Sure, today’s streaming market is oversaturated with an endless listing of content that no one could ever possibly consume in its entirety. But there’s still some good content out there, right? The answer is yes – if you can find it.
At the moment, one of the best things you can watch is none other than an Amazon Studios movie from short film and documentary director Garrett Bradley.
You’ve most likely never heard of Bradley, and I hadn’t either until I watched her latest project, a documentary simply titled Time. Time looks at its subject matter directly, bluntly, and distinctly. There is little noticeable editing or post-production work beyond the black and white photography, as Bradley cuts between home video recordings of her subjects and more recent footage.
Her protagonist is Sibil Fox Richardson, a mother of six who embarks on a multiple decade long journey to earn her husband’s release from prison. Out of poverty-stricken desperation, Sibil’s husband, Rob, committed armed robbery at a credit union to assist his family’s financial situation. His sentence was harsh— 60 years in prison with no chance for probation or parole. Bradley exquisitely captures the hurt imposed upon Rob’s family in a measured, delicate, and altogether harrowing light.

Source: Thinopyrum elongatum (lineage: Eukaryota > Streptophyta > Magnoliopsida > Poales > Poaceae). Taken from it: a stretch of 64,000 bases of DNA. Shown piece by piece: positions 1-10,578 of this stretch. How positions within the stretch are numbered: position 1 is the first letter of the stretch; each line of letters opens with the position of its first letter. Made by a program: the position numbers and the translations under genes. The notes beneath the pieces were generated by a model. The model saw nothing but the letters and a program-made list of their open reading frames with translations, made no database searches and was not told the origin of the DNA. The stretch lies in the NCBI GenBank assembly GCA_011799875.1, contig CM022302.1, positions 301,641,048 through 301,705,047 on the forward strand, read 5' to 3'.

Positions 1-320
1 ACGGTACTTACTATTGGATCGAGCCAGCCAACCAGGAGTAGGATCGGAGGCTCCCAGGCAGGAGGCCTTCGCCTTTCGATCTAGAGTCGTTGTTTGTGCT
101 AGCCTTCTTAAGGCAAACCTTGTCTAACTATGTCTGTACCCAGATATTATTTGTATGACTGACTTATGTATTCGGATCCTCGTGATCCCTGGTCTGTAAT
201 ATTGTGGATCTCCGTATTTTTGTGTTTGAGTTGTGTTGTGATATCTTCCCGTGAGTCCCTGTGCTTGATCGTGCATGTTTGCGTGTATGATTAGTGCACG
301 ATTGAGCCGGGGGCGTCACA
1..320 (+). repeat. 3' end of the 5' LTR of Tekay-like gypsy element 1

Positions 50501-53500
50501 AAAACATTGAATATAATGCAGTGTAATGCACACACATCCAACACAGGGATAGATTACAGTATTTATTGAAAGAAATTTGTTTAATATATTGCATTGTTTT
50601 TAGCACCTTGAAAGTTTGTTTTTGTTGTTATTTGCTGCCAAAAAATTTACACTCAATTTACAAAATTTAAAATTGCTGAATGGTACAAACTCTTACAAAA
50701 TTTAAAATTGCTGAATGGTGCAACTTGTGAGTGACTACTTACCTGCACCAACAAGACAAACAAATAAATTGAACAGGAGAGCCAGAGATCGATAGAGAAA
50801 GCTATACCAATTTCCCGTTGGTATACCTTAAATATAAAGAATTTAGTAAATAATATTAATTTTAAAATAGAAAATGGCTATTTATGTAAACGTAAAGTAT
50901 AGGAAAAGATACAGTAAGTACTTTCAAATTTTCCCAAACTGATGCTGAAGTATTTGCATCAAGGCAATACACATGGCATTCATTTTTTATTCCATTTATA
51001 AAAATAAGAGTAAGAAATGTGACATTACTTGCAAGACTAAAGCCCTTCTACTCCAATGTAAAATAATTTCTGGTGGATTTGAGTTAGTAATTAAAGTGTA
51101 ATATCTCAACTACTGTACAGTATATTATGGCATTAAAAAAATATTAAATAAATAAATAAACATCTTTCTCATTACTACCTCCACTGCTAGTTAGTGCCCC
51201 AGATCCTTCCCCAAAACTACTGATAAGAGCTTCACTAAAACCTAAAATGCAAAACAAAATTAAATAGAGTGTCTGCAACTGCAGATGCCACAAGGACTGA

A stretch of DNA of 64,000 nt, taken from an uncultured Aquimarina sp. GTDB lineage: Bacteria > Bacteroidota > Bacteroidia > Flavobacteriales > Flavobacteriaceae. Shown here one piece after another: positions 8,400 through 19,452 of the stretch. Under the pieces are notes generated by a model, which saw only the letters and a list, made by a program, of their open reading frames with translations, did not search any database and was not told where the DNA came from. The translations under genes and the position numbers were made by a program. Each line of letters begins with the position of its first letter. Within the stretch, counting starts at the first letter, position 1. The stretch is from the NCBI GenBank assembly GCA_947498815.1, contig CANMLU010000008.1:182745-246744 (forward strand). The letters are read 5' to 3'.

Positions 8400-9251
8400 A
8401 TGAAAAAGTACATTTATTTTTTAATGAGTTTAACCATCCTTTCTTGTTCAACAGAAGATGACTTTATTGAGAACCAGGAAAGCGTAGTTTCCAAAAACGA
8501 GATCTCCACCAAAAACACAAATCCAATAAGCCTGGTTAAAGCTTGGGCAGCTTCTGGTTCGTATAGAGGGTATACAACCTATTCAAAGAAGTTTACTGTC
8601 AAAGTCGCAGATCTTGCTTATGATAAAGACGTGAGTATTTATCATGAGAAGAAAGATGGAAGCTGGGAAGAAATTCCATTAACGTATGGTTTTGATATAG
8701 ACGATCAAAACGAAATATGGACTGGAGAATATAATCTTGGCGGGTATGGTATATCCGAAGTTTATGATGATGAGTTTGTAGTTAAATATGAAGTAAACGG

All the home video footage Bradley uses was filmed by Sibil herself to capture the joys and optimism of her young family and youthful romance with Rob, and also to capture the desperation faced by her family once he was incarcerated. After his imprisonment, Sibil begins directing her once-joyous home videos directly to Rob, saying, “Do you know how hard I’m gonna be smiling when you come home?”
It’s undoubtedly these moments that both define Sibil’s journey back to her husband as well as her unrelenting spirit. There’s never a moment in the movie where she loses faith, there’s never a moment where you get the sense that she’s lost hope, and there’s never a moment where she gives in.
Ultimately, Bradley doesn’t just view time as distinctly part of now. She, and the story she tells, underscore that what we do in the present is inextricably linked to the future. This idea seeps through every inch of the movie. Her black and white photography is complimented gorgeously by a fleeting and impassable score from Jamieson Shaw and Edwin Montgomery, crafted almost entirely on the piano.
“Twenty years is a long time, but hope is what must carry us forward.” There’s a lot that Bradley wants to say about our criminal justice system – that it devastates low-income families and families of color and enacts retributive punishment when it’s absolutely unnecessary. Still, it can’t be overcome without hope. Change begins with hope, and there cannot exist any positive change without first believing that such a change is possible.